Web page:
C Sharp Polymorphism

C# Polymorphism

Being a combination of “poly” and “morphs”, the term “Polymorphism” is a Greek word that means many forms. The principal concepts of an object-oriented programming language are an inheritance, encapsulation, and polymorphism. C# supports two types of polymorphism: compile time polymorphism and runtime polymorphism.

Compile-time polymorphism:

Method overloading and operator overloading are used to achieve Compile-time polymorphism ( also known as static binding or early binding) in C#.

Runtime polymorphism:

Method overriding is used to achieve Runtime Polymorphism ( also known as dynamic binding or late binding) in C#.

Example 1:

using System;  
public class Flower{  
    public virtual void color(){  
        Console.WriteLine("White!!");  
    }  
}  
public class Lily: Flower  
{  
    public override void color()  
    {  
        Console.WriteLine("White Lily!!");  
    }  
 
}  
public class flwr  
{  
    public static void Main()  
    {  
        Flower a= new Lily();  
        a.color();  
    }  
}

Output:

Explanation:

In the above example, we are displaying the simple use and behavior of runtime polymorphism in C#.

Example 2:

using System;  
public class Flower{  
    public virtual void color(){  
        Console.WriteLine("White!!");  
    }  
}  
public class Rose: Flower  
{  
    public override void color()  
    {  
        Console.WriteLine("White Rose!!");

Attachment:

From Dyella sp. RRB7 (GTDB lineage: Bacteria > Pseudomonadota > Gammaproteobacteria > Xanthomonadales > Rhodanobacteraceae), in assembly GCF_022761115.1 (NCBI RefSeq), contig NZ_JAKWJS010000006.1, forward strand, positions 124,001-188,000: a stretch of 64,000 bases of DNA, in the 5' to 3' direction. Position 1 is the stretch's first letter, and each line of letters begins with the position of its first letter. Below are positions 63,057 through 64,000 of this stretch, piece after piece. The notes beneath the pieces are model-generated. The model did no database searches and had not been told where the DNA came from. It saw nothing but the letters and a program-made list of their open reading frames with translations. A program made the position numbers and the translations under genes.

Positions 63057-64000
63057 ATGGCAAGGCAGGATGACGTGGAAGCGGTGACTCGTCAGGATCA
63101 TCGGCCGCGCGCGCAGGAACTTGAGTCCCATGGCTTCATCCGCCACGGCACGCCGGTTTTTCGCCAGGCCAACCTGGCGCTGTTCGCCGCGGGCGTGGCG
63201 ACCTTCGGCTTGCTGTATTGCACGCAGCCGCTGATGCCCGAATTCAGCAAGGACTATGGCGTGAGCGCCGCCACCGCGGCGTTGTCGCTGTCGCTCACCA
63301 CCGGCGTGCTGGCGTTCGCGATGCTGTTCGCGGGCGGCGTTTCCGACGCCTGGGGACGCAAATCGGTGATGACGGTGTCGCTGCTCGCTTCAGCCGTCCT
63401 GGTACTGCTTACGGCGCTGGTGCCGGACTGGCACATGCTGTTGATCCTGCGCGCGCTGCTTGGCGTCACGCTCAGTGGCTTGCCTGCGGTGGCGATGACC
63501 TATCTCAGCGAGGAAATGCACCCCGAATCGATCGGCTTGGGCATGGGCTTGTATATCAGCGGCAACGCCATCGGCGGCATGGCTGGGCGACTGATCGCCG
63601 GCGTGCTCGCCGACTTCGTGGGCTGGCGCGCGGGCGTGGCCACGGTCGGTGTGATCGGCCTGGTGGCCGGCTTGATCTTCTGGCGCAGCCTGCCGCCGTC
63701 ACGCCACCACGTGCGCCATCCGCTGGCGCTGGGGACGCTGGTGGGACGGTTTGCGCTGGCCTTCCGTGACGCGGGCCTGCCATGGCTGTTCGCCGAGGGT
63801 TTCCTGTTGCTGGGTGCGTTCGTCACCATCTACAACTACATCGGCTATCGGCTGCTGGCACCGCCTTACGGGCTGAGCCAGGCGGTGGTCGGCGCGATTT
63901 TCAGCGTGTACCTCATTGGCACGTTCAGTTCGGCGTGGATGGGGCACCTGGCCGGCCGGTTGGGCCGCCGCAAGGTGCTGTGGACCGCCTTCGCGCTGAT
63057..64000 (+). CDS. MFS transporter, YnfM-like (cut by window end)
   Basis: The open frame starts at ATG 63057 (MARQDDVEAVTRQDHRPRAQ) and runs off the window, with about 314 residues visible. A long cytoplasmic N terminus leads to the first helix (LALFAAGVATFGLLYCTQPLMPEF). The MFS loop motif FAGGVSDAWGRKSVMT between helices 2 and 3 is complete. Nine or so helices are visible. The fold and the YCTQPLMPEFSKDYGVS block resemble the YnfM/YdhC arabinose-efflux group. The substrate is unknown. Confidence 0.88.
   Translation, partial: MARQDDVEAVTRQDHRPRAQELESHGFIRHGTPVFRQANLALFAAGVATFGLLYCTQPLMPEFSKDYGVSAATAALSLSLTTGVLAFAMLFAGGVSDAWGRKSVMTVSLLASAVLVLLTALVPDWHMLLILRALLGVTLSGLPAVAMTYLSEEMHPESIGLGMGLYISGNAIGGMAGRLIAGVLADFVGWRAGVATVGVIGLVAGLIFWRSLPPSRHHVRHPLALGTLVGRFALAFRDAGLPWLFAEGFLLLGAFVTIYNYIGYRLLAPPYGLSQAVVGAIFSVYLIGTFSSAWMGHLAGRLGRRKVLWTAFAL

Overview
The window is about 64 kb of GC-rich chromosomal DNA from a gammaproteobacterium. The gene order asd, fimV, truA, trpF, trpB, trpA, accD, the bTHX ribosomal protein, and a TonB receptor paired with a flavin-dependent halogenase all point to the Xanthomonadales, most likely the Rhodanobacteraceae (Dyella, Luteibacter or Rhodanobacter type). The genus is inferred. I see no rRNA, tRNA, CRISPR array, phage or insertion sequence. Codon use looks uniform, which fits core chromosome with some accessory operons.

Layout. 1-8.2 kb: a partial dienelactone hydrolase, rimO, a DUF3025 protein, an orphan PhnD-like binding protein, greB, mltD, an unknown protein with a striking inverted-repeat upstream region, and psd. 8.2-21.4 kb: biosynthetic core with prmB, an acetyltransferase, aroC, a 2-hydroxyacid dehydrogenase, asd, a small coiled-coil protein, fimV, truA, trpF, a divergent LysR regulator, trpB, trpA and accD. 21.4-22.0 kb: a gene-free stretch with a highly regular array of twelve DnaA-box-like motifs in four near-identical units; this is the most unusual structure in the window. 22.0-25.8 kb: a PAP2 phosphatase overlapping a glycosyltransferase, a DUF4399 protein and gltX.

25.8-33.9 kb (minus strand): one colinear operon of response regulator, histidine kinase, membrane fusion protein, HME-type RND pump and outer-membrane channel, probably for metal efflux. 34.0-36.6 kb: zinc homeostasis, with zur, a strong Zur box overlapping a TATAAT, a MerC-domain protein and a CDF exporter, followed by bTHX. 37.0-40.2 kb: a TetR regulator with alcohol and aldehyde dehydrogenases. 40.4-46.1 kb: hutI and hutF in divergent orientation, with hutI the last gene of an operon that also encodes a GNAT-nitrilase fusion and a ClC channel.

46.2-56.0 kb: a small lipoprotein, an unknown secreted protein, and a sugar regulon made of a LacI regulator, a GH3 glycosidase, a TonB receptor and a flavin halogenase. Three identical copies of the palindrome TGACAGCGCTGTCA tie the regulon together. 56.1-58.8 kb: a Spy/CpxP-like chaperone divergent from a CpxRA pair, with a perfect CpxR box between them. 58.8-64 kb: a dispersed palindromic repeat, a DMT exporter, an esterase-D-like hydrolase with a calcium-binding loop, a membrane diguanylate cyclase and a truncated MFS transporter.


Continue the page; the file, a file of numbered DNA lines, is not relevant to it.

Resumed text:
}  
 
}  
public class Lily : Flower  
{  
    public override void color()  
    {  
        Console.WriteLine("White Lily!!");  
    }  
 
}  
public class flwr  
{  
    public static void Main()  
    {  
        Flower f;  
        f = new Flower();  
        f.color();  
        f = new Rose();  
        f.color();  
        f = new Lily();  
        f.color();  
 
    }  
}

Output:

Explanation:

In the above example, we are displaying the use and behavior of runtime polymorphism in C# where we are having two derived classes.

Runtime Polymorphism with Data Members:

In C#, data members can’t achieve the Runtime Polymorphism.

Example:

using System;  
public class Flower{  
    public string color = "Red";  
 
}  
public class Lily: Flower  
{  
    public string color = "White";  
}  
public class flwr  
{  
    public static void Main()  
    {  
        Flower d = new Lily();  
        Console.WriteLine(d.color);  
 
    }  
}

Output:

Explanation:

In the above example, we are accessing the field by reference variable referring to the instance of the derived class.

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